As I plodded through doctoral studies, these realities about fatherhood sank into my bones. My wife and my children needed my sacrifice, my presence, and even my absence. But most importantly, they needed something – someone – far greater than me.
Every Christian is to follow the life and teachings of Jesus Christ and long to see the character of Jesus reflected in their life. The Bible refers to following Christ in this way as discipleship. Thus, the vital question for every man who longs to be a disciple of Christ and to disciple his family, is how?
Every man must commit himself to the reality that his life constitutes his own unique and strategic ministry opportunity.
FTC.co asks Adam McClendon, Professor in the School of Divnity and Director of the DMin doctoral program at Liberty University, "What does Christian culture sometimes get wrong about masculinity?"
Men, God has given you the privilege of leadership.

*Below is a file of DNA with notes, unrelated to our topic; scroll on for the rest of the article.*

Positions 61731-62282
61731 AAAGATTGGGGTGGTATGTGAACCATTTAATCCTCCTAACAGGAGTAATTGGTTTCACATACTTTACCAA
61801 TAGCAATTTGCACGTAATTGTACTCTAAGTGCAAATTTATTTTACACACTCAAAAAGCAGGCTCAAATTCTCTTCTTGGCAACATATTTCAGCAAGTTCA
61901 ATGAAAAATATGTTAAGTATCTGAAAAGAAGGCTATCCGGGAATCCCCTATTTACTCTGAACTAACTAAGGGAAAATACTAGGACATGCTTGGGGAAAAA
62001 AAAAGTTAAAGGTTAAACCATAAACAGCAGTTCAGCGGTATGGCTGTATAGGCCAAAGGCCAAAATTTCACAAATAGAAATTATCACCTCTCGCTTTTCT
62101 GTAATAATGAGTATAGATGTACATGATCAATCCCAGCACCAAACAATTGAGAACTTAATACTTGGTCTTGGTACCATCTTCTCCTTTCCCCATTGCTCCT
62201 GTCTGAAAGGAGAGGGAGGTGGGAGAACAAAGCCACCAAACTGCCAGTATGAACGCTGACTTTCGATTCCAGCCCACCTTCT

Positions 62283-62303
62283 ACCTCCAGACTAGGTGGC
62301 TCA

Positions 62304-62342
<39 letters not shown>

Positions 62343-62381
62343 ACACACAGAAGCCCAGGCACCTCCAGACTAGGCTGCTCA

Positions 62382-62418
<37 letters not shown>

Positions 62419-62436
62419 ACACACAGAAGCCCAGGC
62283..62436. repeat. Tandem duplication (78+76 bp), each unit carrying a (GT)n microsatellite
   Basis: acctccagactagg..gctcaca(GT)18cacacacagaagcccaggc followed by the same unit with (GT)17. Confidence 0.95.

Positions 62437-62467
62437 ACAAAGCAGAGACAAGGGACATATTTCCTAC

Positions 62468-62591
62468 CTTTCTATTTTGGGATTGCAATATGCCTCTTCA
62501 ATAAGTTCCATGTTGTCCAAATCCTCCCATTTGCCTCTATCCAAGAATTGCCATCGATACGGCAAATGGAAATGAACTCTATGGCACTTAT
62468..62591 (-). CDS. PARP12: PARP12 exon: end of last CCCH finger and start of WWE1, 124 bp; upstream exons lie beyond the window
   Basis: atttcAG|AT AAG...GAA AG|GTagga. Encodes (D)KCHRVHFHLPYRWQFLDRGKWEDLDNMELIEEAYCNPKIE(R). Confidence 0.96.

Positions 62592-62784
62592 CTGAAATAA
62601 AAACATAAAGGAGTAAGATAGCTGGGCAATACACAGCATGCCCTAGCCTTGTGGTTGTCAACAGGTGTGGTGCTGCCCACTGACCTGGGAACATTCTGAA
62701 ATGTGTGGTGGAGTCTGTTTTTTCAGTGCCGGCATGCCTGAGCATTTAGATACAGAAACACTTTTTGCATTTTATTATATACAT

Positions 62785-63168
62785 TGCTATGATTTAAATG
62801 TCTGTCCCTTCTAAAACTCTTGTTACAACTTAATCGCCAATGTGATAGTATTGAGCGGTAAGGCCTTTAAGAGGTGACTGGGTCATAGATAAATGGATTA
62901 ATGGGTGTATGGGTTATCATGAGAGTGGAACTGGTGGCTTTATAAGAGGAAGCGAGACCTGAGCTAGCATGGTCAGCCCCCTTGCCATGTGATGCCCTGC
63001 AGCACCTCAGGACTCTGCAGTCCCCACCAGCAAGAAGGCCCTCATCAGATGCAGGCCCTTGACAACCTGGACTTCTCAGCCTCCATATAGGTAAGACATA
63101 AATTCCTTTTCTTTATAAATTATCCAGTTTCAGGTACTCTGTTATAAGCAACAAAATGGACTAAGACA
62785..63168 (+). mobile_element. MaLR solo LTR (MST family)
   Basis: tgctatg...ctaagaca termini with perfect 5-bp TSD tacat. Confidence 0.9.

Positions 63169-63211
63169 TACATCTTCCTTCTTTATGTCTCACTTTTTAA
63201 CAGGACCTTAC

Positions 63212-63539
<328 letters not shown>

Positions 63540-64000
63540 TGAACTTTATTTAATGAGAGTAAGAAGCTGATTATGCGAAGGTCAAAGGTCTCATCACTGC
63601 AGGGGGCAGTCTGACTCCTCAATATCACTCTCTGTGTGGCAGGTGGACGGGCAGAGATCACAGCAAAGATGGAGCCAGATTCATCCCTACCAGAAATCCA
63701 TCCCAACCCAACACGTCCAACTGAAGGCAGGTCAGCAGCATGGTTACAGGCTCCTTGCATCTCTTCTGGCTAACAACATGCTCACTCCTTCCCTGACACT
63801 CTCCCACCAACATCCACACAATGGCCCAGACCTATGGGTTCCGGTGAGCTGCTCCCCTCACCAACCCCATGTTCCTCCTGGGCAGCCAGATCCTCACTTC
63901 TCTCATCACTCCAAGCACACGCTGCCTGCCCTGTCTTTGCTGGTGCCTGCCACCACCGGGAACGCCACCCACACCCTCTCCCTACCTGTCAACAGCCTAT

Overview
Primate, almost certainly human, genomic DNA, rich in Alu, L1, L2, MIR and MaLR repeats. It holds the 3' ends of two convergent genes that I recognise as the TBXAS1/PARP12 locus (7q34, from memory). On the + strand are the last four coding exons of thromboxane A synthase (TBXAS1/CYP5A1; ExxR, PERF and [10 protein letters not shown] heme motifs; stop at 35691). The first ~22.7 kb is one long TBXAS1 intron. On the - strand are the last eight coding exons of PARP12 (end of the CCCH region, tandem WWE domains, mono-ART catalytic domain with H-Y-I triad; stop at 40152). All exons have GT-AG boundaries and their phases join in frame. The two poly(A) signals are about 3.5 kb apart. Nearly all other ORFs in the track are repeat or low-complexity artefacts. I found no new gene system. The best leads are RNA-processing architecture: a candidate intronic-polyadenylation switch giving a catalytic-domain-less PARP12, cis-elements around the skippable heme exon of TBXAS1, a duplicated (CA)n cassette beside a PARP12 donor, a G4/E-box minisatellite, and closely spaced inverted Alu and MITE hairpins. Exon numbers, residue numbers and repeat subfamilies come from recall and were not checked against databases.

There is much good in young men rejecting passivity, taking responsibility, and seeking to better themselves. But the arteries of anger, victimhood, and aggressive machismo running through the new masculinity movement do not bode well.
We read Ephesians 5:22-26 and there is no avoiding it: God has called men to be spiritual leaders in the home.
If we are not willing to suffer for our convictions, then they are not convictions at all, they are conveniences.
The starting point of a redeemed worldview is knowing the greatest danger to any man exists inside of him, not outside.
Men today are often drowning is superficial relationships, but do not possesses any genuinely accountable gut-level friendships.